A serious case of plain clay machine made tiles delaminating.

A serious case of plain clay machine made tiles delaminating.

General wear and tear

More specifically, tile roofing will eventually wear out because of the constant freeze and thaw action of our weather, which eventually breaks down the material. Tiles become brittle and thin. Some machine-made clay tiles may delaminate on the underside. Slates similarly just wear down after time. There is no definitive age of any roofing material because there are numerous factors involved in determining how long any type of material will last. If you live in a street with similar houses take a quick look if everyone else has a new tile roofing, it’s likely yours will need replacing shortly.

Are you constantly having your tile roofing repaired?

If you have some money set aside, and your tile roofing is in a constant state of repair it may be a good idea to get it replaced. A roof is an investment, especially when you come to sell. Tire roofing defects are easy pickings for surveyors looking for faults, and new buyers will always use the roof as a way to get the price knocked down.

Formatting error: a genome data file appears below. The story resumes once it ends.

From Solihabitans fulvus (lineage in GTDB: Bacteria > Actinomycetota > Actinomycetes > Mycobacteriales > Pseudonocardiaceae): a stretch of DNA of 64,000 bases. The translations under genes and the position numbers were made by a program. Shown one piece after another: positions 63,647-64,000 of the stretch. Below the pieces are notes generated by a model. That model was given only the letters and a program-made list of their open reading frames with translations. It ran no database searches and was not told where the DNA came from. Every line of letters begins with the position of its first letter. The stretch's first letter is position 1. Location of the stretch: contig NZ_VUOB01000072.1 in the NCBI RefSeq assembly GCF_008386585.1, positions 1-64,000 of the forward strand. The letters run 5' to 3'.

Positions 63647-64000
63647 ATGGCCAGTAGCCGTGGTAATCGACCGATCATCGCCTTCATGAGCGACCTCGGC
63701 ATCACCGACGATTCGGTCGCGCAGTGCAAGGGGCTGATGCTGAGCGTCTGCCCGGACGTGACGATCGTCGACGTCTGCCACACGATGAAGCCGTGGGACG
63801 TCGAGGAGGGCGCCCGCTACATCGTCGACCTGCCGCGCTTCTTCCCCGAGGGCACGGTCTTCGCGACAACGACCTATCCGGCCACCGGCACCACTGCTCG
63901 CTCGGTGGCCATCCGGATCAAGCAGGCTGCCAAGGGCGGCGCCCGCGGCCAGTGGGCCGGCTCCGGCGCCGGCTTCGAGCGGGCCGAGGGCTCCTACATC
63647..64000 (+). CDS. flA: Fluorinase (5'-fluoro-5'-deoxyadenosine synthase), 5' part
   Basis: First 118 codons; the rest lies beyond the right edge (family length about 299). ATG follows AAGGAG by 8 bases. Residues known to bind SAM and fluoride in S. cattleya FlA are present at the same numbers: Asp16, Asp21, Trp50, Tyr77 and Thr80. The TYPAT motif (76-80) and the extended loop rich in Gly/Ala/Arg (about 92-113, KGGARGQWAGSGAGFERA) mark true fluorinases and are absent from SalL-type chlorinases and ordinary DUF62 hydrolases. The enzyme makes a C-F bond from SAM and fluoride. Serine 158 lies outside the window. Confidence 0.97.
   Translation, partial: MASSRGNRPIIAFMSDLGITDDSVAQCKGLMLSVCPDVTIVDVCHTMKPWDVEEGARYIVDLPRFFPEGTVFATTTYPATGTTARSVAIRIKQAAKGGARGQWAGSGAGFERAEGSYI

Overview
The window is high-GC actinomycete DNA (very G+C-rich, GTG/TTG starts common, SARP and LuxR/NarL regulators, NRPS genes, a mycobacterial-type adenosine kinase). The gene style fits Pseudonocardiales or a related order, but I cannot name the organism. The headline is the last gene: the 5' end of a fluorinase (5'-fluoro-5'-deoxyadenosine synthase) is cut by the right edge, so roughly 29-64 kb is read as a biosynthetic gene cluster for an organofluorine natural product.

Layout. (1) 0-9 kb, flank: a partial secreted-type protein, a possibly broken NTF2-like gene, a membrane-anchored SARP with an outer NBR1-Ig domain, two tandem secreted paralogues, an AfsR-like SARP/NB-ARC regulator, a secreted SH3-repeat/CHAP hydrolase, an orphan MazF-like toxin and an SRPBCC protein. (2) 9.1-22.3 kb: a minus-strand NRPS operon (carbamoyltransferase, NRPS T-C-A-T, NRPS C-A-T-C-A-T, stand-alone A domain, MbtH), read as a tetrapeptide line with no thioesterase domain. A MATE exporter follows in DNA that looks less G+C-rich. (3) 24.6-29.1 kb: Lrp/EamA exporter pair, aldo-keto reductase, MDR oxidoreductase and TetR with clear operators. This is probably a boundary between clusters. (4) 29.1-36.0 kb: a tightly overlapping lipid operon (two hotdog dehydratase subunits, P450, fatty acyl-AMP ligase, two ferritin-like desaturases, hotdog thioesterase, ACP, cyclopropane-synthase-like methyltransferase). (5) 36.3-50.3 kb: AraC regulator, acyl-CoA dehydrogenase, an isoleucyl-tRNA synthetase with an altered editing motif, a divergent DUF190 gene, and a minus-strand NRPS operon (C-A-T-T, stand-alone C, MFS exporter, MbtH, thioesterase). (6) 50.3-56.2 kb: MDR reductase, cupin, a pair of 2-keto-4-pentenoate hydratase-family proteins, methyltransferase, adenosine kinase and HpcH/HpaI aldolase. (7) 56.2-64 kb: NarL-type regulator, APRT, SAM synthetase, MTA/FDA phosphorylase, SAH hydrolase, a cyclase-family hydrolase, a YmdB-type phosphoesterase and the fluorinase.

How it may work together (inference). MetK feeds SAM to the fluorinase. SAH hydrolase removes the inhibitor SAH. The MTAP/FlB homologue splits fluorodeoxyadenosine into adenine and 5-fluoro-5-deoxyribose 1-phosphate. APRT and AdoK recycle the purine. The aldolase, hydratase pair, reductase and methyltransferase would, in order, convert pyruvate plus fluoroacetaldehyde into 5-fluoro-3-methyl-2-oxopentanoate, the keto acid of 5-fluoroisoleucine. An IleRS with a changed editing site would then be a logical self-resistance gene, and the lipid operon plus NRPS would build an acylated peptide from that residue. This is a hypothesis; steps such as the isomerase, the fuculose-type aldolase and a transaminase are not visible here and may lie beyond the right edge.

Below are some telling signs that your roof will need repair work. Some of these problems will be easier to fix than others, but ultimately, none of these issues should be put off as this could potentially make matters worse. In order to have these problems corrected, it is a good idea to enlist the help of a registered building contractor. By doing this a lot of time and money can be saved in the long run as the life of your roof will be prolonged significantly. In any case, DIY should not be taken on because working on roofs can be dangerous.

This roof is being covered in re-claimed hand made clay tiles these tile could be 100 years old but still good enough to use

This roof is being covered in re-claimed hand made clay tiles these tile could be 100 years old but still good enough to use

  • The problems 
  • Does your roof have consistent leaks?
  • Do the gutters constantly fill with bits of mortar or tiles?
  • Do tiles or slates regularly come loose and fall down?
  • Are there any areas of the roof that are sagging?

If you have answered yes to at least one of these questions, it is likely that your tile roofing will need some form of repair.It may be something simple or a sizeable task. If your tile roofing has been subject to problems, this is usually a sign that it needs replacing. Constantly repairing a roof is only a temporary solution, and can turn out to be a false economy. So if you have tile roofing thats is in need of some expert attention, find a reliable roofing contractor to get some roofing advice on the condition of your tile roofing.

Roofing Underlay for tile roofing